I've been asked to re-create this command in C, with no additional information as to what cmd1 could be.

< file1 cmd1 | cmd2 > file2

My question resolves around the first character of this command: the <.

Let's ignore the command after the pipe, and pretend cmd1 is cat.

I can thus replace < file1 cat with cat file1, which is much easier to do in C. But is this approach valid when it comes to other commands?

I've tested both cat and sed with these two commands:

< Makefile cat
cat Makefile


< Makefile sed 'p'
sed 'p' Makefile

Both print out the same result. So is it safe to assume I can interpret < file1 cmd1 as cmd1 file1?

  • 6
    No they aren't the same. Some commands may not interpret one of its arguments as input.
    – konsolebox
    Mar 16 at 15:37
  • 1
    Redirection happens before command is exec()'d. I think what you'll have to do here is do a pipe-fork and in the first process, open file1 and replace fd0 with it. In the second process, open file2 and replace fd1 with it.
    – konsolebox
    Mar 16 at 15:41
  • 1
    In any case, you'd need to handle the output redirection as an actual redirection, so trying to skip on the input one isn't going to help much.
    – ilkkachu
    Mar 16 at 15:47
  • @ilkkachu: Not to mention, you need to do both an input and an output redirection to make the pipe work.
    – Kevin
    Mar 17 at 5:04
  • 1
    Your question title contains backticks but the question body does not. Noting that backticks in the most popular shells have a special meaning, please clarify. Mar 17 at 8:20

1 Answer 1


No, you can't.

While there are many programs, like most of the common text processing tools (sed, cut, grep etc.) that read the data to process from files listed as command line arguments, or read it from stdin if no files are given, that's not the case for all programs there are. Command line arguments are different from data provided via stdin, and it's wholly up to the program how to process them.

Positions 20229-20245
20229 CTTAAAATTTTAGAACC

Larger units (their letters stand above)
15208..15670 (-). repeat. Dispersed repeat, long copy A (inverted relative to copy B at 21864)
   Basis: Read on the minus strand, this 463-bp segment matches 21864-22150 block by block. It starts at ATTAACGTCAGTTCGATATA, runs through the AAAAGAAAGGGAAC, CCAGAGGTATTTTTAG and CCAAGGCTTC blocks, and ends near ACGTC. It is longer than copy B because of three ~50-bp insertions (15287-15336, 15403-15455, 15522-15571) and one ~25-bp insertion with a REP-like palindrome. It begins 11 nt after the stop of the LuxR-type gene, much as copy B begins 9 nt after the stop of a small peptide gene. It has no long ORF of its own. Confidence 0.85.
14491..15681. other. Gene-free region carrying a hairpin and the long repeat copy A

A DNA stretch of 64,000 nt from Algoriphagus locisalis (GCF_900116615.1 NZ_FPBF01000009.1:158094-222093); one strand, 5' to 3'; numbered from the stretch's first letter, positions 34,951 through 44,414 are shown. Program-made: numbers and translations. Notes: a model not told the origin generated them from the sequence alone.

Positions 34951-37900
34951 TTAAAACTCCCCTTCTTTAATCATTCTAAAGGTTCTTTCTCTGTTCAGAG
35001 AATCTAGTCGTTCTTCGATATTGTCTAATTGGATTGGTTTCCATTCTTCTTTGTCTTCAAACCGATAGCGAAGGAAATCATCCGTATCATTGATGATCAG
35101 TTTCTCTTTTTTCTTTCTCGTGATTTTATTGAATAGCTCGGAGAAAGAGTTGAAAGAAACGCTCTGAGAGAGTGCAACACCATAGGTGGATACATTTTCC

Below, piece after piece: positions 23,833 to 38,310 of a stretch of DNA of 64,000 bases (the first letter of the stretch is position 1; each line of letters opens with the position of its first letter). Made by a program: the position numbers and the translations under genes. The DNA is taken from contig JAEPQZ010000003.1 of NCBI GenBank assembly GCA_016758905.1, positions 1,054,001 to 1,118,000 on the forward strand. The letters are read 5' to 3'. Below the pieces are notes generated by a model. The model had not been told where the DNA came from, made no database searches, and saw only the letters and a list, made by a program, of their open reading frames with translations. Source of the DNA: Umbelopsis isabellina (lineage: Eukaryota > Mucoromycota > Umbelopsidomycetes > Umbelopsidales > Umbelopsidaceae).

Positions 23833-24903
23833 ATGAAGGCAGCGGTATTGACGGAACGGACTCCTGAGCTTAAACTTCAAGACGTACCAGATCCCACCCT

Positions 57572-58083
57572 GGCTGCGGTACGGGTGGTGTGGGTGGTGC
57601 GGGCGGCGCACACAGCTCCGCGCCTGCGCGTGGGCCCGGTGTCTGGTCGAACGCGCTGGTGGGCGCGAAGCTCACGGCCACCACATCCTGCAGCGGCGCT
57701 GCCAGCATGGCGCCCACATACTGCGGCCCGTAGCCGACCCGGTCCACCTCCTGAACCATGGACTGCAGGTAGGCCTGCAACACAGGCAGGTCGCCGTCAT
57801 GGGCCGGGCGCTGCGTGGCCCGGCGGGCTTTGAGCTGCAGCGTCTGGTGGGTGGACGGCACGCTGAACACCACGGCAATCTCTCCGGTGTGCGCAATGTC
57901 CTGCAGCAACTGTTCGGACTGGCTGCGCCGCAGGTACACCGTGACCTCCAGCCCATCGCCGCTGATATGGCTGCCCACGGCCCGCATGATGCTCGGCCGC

The obvious counterexamples are programs like rm, which don't read stdin at all, but even with ones where you might think the equivalence would hold, there are filter-like commands such as tr and wc which don't take a filename arg at all, or produces different output.

The command line syntax of tr is roughly:

tr [options] string1 [string2]

It doesn't take any filenames as arguments, but always reads its stdin.

Hence, turning

< file.txt tr abc xyz


tr abc xyz file.txt

will just produce an error.

As mentioned in the comments, wc is another common tool that also behaves differently, though it's a bit less extreme. With the filename given, it includes it in the output (even if there's only one, unlike with grep):

$ wc hello.txt 
       1       1       4 hello.txt
$ wc < hello.txt
       1       1       4

Also many programs take the filename - as an explicit instruction to read stdin, but the shell doesn't support that. So while cat < - reads a file called -, cat - reads from cat's stdin, likely the terminal.

  • 1
    Also see: wc, the classic example of a program with different behaviour in the two cases
    – muru
    Mar 16 at 15:57
  • 1
    Also <answers rm -i file vs rm -i file answers... Mar 16 at 16:53
  • See also cat - vs < - cat Mar 16 at 16:53
  • Ah yes I see you point thanks a lot :), but you may want to correct wc, as I believe it does produce the same result... It should be < hello.txt wc in the second example Mar 16 at 18:56
  • 5
    @HerbieVine, < hello.txt wc is the same as wc < hello.txt in Bourne-like shells. Both run wc which no argument (well strictly speaking with one argument, argv[0[ being wc) and with fd 0 redirected on hello.txt opened in read-only mode. Redirections can appear anywhere on the command line. Mar 16 at 20:11

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